Ben also had a set of aphorisms that decades later are remembered by his trainees. These included, "No man is a prophet in his own land" and "Let's run it up the flap and see who salutes." Perhaps the most memorable, however, occurred during journal clubs when a paper that was reviewed contained many self-citations by the author. Ben would pause and then say in a deprecating tone, "He writes more than he reads."
Ben was also generous with patients and, although practicing in an urban setting, still utilized barter, on occasion, for payment. Sammy, who ran a portable food stand outside the hospital, came to Ben for a circumcision, but had no insurance. Ben struck a deal. He would perform the circumcision gratis, but for the next year, anyone of his office staff, secretaries, nurses or residents could present his card to Sammy and get a free sandwich. That probably turned out to be the most expensive circumcision in medical history!
Ben's love of teaching was obvious. Residents were drawn to him. Every Saturday morning, regardless of whether you were on call, all of the residents would meet him on the highest floor of the hospital where there were urology patients and start working their way down, floor by floor. This predated the era of same day surgery, so there were usually about 20 patients in-house. All of the residents arrived in shirts and ties and blue blazers. No other service in the hospital had this kind of turnout. These soon became known as the "Blue Blazer" rounds. A resident would present the patient's case to Ben outside the room and Ben would then comment. I have seen many academic surgeons deliver outstanding prepared lectures. What set Ben apart was his extemporaneous analysis. Regardless of the issues represented by the case, he would provide an immediate scrutiny of the issues and reach the quiddity effortlessly.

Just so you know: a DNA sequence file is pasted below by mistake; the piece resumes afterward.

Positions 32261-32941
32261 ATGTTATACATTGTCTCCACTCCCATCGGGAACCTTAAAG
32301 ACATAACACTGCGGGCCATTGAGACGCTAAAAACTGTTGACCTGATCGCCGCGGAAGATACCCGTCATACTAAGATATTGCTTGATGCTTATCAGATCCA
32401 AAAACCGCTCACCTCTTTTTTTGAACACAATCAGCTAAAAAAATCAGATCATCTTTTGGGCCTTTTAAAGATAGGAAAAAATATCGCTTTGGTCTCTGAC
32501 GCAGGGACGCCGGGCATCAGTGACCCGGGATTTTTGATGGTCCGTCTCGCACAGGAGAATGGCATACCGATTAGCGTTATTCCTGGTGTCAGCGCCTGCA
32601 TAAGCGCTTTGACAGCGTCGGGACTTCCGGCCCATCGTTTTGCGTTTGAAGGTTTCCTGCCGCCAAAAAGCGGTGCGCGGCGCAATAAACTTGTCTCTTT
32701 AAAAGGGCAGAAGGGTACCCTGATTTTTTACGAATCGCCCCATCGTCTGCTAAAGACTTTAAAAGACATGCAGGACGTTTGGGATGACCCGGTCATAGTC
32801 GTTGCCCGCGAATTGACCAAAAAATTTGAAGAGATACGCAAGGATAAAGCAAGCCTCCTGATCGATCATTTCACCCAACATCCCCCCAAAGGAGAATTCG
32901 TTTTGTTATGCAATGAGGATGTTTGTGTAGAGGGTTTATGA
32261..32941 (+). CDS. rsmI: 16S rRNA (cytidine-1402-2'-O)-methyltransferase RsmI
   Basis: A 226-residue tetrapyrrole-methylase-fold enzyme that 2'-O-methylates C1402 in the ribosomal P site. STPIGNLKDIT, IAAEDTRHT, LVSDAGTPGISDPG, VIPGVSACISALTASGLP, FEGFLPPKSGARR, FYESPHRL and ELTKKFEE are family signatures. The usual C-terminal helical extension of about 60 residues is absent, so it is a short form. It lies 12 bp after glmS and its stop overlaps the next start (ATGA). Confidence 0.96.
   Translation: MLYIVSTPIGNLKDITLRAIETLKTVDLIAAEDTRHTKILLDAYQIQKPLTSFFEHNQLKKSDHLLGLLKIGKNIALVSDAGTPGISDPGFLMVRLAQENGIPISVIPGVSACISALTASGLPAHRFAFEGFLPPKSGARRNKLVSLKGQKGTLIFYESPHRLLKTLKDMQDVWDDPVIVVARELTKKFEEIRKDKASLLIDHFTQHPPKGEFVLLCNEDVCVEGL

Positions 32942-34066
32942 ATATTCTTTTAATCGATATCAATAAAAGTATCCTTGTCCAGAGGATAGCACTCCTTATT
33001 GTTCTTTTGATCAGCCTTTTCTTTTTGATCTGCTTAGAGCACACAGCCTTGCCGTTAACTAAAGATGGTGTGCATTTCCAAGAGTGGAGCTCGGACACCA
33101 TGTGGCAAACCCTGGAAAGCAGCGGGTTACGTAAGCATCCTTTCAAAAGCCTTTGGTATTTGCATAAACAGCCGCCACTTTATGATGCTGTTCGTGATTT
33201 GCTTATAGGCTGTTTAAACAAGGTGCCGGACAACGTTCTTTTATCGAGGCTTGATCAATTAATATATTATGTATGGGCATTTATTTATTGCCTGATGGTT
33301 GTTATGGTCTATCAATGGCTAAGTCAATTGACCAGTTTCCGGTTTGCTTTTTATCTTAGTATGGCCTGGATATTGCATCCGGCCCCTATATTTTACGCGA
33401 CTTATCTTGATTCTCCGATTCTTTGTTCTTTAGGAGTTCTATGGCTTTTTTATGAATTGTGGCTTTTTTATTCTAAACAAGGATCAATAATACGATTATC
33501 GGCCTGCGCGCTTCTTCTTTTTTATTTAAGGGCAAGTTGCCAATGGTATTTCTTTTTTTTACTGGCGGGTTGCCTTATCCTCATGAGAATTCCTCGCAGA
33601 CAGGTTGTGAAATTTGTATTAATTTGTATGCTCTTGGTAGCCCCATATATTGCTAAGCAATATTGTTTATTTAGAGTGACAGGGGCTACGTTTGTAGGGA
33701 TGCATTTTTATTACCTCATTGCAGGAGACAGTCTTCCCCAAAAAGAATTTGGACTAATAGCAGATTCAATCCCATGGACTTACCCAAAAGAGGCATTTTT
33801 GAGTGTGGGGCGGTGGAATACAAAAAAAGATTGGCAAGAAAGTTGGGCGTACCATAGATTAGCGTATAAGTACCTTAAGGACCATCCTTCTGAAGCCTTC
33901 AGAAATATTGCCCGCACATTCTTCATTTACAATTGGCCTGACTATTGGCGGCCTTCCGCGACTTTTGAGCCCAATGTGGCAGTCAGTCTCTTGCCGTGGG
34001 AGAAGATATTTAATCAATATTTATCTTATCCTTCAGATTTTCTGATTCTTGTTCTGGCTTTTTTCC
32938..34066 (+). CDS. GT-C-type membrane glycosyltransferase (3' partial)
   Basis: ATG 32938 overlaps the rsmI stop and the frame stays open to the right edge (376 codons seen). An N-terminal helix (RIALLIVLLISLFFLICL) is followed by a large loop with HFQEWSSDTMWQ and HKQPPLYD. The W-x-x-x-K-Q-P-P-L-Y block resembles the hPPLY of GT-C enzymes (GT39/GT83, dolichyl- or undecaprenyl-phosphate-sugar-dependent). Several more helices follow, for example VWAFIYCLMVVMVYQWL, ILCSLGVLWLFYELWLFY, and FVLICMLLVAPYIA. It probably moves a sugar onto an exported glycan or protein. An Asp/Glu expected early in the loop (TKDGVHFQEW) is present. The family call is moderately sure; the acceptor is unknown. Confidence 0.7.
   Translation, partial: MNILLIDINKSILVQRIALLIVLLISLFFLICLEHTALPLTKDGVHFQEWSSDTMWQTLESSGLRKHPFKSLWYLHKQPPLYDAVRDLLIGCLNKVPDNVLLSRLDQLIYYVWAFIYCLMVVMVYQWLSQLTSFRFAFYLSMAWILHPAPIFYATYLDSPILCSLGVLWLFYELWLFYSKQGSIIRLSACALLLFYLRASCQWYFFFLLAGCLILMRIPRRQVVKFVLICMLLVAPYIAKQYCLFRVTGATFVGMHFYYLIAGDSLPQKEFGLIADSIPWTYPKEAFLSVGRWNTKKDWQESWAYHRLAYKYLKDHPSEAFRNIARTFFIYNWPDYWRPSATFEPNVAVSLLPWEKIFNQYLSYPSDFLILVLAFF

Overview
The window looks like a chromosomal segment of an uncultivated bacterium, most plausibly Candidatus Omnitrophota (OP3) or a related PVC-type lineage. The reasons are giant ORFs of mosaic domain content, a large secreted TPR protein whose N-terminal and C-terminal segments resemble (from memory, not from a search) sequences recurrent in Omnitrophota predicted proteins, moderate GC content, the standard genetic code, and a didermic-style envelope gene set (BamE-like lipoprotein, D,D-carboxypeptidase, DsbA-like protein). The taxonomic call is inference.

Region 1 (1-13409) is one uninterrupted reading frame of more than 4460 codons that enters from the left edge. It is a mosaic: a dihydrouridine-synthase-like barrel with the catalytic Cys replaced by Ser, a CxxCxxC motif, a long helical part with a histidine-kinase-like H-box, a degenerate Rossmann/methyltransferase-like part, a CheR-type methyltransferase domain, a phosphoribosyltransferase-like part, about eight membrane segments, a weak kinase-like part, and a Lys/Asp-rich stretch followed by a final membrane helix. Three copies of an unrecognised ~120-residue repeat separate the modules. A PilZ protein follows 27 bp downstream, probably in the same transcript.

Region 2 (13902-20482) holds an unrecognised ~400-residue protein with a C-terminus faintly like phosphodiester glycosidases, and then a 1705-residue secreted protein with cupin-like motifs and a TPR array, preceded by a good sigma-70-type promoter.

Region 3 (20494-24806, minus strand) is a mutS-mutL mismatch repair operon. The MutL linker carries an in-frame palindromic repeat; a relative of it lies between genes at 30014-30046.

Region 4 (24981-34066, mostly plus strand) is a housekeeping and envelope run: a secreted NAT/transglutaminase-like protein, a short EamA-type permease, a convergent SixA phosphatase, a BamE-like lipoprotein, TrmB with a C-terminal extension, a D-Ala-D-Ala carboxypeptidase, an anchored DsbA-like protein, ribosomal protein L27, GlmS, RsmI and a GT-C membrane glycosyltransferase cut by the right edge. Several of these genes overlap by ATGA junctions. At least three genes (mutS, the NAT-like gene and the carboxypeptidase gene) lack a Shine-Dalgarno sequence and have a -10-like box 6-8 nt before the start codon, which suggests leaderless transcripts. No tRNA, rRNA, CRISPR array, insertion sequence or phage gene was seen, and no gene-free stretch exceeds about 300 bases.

In addition to all his other qualities, integrity was Ben's most striking attribute. Whether you were discussing science, clinical complications or personal evaluations, Ben was unfailingly honest. A fellow trainee, captured the essence of Ben when he said "He wasn't a back stabber, he was a chest stabber." Ben's lessons were lifelong. Part of it was due to a different era, a different environment. There were no work hours; you stayed until the work was done. That atmosphere engendered a spirit de corps, a sense of team that promoted close relationships. But it was much more than that; it was Ben. The force of his personality and his dedication and sense of duty left an indelible mark and on those who were lucky enough to train with him. Even today, I catch myself saying something to residents and reflect – that's what Ben used to say. The "days of the giants" is hackneyed and overused, but not in his case. He was a giant. In Ben's encomium, his friend and colleague, Ed Mahoney, said of him, "He wasn't just respected, he was beloved." His legacy lives on through his trainees; that's just the way he would have wanted it.
© The Canadian Journal of Urology™; 23(6); December 2016 8534